Black Hole Theory

Discussion in 'Physics & Math' started by livingin360, Jan 15, 2012.

  1. livingin360 Registered Senior Member

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    I was thinking what if we are in a black hole and black holes form within black holes and new universes are born within black holes and the matter is infinitely iterated? If that was the case though it would stop at one point but maybe matter is infinite. If matter is infinite then its just a infinite iteration but each iteration hits a end. If we are in a black hole though how could we find the opening to the black hole that we are in? Would we see the light from the other side? These are my internal ramblings on a potential theory of black holes. If all matter seperates and is broken apart the matter on the other side would be just like the matter was in ours at the beginning of the universe if im correct?
     
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  3. cosmictraveler Be kind to yourself always. Valued Senior Member

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    But what if the black hole is only like a garbage disposer and just annihilates everything into nothing sized particles and traps them inside until it gets to full then it explodes as a ultra nova?
     
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  5. James R Just this guy, you know? Staff Member

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    We're not in a black hole. Anything in a black hole must move constantly towards the singularity. Time and space inside black holes do all sorts of funny things.
     
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  7. Gravage Registered Senior Member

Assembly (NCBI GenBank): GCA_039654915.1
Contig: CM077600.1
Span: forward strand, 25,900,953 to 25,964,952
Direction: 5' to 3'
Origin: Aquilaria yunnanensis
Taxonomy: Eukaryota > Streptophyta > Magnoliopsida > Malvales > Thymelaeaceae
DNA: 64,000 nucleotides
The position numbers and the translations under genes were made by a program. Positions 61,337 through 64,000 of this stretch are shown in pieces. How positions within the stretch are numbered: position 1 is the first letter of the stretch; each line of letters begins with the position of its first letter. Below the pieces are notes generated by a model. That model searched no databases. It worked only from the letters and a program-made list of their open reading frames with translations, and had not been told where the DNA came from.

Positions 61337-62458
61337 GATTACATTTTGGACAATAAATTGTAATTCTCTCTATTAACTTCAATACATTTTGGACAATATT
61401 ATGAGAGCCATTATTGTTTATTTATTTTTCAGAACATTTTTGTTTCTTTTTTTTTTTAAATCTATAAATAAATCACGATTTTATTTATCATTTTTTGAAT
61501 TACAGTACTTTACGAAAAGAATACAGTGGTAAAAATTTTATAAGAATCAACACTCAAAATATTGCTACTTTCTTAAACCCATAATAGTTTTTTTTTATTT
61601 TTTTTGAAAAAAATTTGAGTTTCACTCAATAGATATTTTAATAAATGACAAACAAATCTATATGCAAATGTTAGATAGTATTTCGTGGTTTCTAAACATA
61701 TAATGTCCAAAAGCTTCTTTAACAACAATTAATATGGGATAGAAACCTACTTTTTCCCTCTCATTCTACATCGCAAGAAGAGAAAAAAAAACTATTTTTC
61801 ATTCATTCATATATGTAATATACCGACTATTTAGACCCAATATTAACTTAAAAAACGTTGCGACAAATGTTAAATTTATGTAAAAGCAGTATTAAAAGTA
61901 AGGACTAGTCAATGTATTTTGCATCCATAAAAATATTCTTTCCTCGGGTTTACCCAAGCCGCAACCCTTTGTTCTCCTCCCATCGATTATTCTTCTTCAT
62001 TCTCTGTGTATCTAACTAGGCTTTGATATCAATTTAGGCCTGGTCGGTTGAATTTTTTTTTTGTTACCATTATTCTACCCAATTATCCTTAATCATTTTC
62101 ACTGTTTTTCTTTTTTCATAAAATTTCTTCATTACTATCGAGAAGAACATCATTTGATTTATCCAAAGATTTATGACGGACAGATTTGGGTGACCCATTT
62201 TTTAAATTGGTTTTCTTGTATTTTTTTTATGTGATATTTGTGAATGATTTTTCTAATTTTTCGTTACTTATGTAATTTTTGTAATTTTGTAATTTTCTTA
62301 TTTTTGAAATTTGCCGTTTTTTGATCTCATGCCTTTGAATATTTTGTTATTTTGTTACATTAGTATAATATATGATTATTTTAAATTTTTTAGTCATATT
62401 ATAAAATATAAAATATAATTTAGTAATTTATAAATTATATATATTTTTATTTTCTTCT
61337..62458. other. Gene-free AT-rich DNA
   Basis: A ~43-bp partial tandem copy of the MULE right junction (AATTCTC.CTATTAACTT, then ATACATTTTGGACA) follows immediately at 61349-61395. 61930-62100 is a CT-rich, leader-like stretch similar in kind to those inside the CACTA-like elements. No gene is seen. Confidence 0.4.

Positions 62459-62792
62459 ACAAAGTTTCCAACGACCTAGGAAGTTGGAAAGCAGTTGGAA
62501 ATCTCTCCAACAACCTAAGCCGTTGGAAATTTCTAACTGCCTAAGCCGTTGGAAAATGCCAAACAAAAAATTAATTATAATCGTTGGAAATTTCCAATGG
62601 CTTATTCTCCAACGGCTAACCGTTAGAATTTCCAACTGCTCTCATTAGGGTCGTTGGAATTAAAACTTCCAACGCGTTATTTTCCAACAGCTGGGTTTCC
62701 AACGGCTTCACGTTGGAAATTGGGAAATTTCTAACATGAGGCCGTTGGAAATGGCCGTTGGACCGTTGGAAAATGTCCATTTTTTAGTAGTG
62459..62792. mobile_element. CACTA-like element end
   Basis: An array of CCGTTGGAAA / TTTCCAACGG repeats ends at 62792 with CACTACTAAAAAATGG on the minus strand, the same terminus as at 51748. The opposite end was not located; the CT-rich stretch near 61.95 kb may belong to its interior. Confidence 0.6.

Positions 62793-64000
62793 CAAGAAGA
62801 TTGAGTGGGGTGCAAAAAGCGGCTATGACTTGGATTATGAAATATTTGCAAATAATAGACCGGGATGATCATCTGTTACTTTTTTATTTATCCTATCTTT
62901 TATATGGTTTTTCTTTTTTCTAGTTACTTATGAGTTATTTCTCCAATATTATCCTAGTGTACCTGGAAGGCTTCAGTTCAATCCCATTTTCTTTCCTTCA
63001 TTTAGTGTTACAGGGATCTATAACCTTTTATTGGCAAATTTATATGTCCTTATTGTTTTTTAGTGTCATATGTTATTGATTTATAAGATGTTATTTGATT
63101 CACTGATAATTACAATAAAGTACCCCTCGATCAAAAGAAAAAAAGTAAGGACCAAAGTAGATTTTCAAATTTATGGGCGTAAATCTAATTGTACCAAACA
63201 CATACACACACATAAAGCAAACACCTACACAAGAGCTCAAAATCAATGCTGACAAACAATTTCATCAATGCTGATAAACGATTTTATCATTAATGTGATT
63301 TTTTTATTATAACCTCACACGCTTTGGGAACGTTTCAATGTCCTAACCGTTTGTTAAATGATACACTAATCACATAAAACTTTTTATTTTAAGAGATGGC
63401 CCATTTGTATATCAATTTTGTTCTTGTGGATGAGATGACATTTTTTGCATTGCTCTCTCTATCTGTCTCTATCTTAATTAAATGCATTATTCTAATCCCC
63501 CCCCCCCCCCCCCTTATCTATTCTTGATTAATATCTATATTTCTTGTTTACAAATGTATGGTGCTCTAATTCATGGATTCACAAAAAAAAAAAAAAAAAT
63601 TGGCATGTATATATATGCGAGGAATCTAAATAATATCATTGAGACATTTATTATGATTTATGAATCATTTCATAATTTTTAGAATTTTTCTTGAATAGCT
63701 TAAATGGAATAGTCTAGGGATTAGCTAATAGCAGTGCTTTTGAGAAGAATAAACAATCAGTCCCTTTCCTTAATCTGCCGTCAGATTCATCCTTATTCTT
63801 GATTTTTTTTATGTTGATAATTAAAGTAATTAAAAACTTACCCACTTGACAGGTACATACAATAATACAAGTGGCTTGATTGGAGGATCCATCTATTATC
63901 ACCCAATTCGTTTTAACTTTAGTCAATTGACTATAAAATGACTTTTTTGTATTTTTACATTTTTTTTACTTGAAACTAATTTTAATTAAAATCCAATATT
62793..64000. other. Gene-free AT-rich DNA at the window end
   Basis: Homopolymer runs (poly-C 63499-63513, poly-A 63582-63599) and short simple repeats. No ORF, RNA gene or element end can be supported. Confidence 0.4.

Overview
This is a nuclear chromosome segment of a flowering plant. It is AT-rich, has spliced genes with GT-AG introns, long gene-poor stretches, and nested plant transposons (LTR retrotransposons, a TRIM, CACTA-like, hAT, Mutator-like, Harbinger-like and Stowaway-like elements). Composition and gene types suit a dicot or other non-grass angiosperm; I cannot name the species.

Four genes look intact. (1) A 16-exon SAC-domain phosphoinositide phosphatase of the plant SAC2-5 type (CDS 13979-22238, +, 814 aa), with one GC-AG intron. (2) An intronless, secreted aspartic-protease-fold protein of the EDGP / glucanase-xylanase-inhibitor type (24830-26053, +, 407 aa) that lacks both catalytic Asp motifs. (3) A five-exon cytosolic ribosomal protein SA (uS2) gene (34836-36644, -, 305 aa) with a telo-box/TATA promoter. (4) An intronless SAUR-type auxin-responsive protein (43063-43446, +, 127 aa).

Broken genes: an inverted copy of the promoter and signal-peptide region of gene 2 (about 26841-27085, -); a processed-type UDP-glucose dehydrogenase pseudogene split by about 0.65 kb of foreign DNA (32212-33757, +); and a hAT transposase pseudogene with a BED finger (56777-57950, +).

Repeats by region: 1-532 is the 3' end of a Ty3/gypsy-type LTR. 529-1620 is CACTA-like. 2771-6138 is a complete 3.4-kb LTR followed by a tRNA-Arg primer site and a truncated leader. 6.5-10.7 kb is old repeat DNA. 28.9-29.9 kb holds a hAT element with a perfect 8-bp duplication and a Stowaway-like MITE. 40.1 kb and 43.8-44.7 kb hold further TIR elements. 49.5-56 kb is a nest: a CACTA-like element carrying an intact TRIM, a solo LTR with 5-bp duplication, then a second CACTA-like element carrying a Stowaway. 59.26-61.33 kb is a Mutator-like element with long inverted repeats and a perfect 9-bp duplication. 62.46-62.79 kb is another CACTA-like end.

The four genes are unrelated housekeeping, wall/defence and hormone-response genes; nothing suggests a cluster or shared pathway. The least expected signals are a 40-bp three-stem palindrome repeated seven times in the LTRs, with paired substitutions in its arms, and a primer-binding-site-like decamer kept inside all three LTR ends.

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    Not to mention, life would never evolve. In a black hole you only have sub-atomic particles that MIGHT survive the most extreme gravity. No life-no humans.
    In the black hole area there are the most extreme conditions in entire universe, where none and nothing can survive.
     
  8. CptBork Robbing the Shalebridge Cradle Valued Senior Member

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    Actually Sean Carroll (famous for his GR textbook) has been promoting such ideas, I've seen him talking about it in person. Many like-minded cosmologists believe it may indeed be possible for infinitely large universes to be born inside black holes, and black holes inside such universes could give birth to more universes still. I imagine it requires modifications to General Relativity such as attempts to account for quantum effects, and perhaps it goes even deeper than that. It's all purely speculative though, and I think cosmologists are waiting for someone to discover a working unified field theory before they put a serious effort into addressing these kinds of questions.
     
  9. cosmictraveler Be kind to yourself always. Valued Senior Member